I’ve been a fan of phones with metallic frames and exteriors for over a decade now and the Huawei Ascend P6 has so much of it that, as on the HTC One, you’ll wonder where the radio antennae are. As it turns out, they’re in the top edge (literally) and under the bottom (plastic) bevel, but everything about the P6 screams sleek and unobtrusive. Huawei is becoming a household name, of course, at first in the Western world as a maker of strictly budget smartphones and then (with devices like the G300 and Y300) starting to make inroads into the low and mid range. Now, with the Ascend P6, it’s taking aim at the top tier, yet with a mid tier price (currently just over £280+VAT in the UK). That, in terms of specs, the P6 doesn’t quite succeed in knocking over the likes of the HTC One and Galaxy S4 can be largely forgiven in view of the lower outlay. The hardware, once you get past the ridged aluminium back, sides and top, is at least one rung off the leading edge of the smartphone world. A 4.7” LCD screen impresses with good colours and viewing angles indoors, but there’s not quite the same ‘pop’ as with Samsung’s Super AMOLED or HTC’s Super LCD3. And when you go outside, the screen shows Huawei’s relative lack of screen investment by, essentially, turning into a mirror. The virtual Android controls, on-screen, are good to see, but they don’t merge as seamlessly into the black bezel as on other similar devices. However, with the Themes system used here in Huawei’s Emotion UI skin, of which more later, much of the time the control icons will have a tasteful translucent or coloured background in any case. Your biggest challenge will be finding the P6’s headphone socket. Turns out it’s that small metal button on the phone’s bottom left. Here’s the procedure, should you want to listen to some music: you spend thirty seconds picking at the little button with your finger nail until it comes away, revealing that it also houses a ‘pin’ for helping extract the microSD and microSIM cards from the P6’s right hand edge. You then plug in your headphones and enjoy playback. Afterwards, you realise that you can’t find the jack/pin and spend ten minutes ransacking your pockets. Finally, you accept that it’s lost, that your P6 now has an always accessible 3.5mm socket and you get on with your life, much happier. Oh, and if you need to get a card out, any 0.01 cent paper clip will do nicely. The location of wired sockets is always a little controversial and it will remain so with the P6. A microUSB port on the top and a headphone socket on the side are possibly the worst and least convenient of all the possibilities for users. Maybe that 6mm thickness dictated this particular positioning, but it’s not ideal. Inside is a sealed 2000mAh battery – as usual I bemoan the inability to swap out batteries, especially important towards the mid-tier of smartphones, I’d argue. Battery life here isn’t that good, I had to be very careful if I was to make it to bedtime – and that’s with the Li-Poly cell in its brand new state. Around the back of the Ascend P6, there’s acres of brushed aluminium, broken up just by a tiny 8 megapixel camera and LED flash. Again, the size of the camera is somewhat compromised by the overall thickness of the device – we’re talking small sensor and nothing out of the ordinary, though it does have a f/2.0 lens and so shouldn’t tail off quite so much in low light as other phone cameras. In short, Huawei has done its best, though results were disappointing by the standards of other 2013 competitors. Here are some photo samples from the P6, along with a cropped version of each, so that you can see the detail:     The poor screen visibility outdoors  has a big effect in the usability of the camera and camcorder. Aiming the phone camera at a subject is hard enough in the first place, without fingers getting the way, because of the extreme corner location of the lens. Your next task is to frame the shot and, often, to tap on a specific subject to focus. Actually accomplishing this, while out and about is next to impossible if the sun’s out, because you can’t see a thing on the screen. As shown below: Finally, with no shutter button, you have to use the on-screen shutter icon. This butts up exactly against the virtual ‘home’ icon and, with poor outdoor screen visibility, is next to impossible to hit accurately. And don’t even think about fiddling with settings – that’s a job for when you’re next indoors in the gloom. The camera UI and features are otherwise fine, with HDR, panorama and ‘Beauty’ shot modes (the latter softens the image to reduce blemishes, e.g. on skin).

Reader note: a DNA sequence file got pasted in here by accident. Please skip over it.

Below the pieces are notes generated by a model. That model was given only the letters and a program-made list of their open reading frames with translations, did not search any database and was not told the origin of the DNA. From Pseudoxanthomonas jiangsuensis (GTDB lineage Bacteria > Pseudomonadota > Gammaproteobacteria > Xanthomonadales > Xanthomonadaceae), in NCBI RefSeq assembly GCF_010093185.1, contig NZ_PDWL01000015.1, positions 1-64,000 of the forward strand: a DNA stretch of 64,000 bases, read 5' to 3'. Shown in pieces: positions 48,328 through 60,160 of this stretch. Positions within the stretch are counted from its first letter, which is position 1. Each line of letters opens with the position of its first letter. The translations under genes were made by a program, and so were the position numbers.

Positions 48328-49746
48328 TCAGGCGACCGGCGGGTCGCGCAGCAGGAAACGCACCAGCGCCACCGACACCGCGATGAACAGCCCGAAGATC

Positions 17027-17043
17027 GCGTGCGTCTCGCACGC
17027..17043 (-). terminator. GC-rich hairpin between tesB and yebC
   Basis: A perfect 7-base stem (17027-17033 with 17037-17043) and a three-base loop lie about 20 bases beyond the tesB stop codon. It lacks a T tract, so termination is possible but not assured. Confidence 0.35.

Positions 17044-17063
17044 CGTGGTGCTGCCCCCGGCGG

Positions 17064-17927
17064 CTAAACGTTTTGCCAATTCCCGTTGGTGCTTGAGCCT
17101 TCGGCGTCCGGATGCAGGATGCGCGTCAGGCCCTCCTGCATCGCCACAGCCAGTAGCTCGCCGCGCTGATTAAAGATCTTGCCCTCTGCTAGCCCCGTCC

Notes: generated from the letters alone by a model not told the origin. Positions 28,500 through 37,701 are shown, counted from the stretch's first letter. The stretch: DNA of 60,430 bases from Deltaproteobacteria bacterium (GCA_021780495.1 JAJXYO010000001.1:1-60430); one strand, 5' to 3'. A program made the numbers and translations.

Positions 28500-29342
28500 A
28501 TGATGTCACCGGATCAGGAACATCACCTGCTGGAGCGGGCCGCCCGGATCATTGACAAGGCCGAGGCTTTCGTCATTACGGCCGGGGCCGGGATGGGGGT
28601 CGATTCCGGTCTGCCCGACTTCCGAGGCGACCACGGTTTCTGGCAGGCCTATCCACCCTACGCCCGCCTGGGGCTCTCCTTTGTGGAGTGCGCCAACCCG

Android, high on Emotion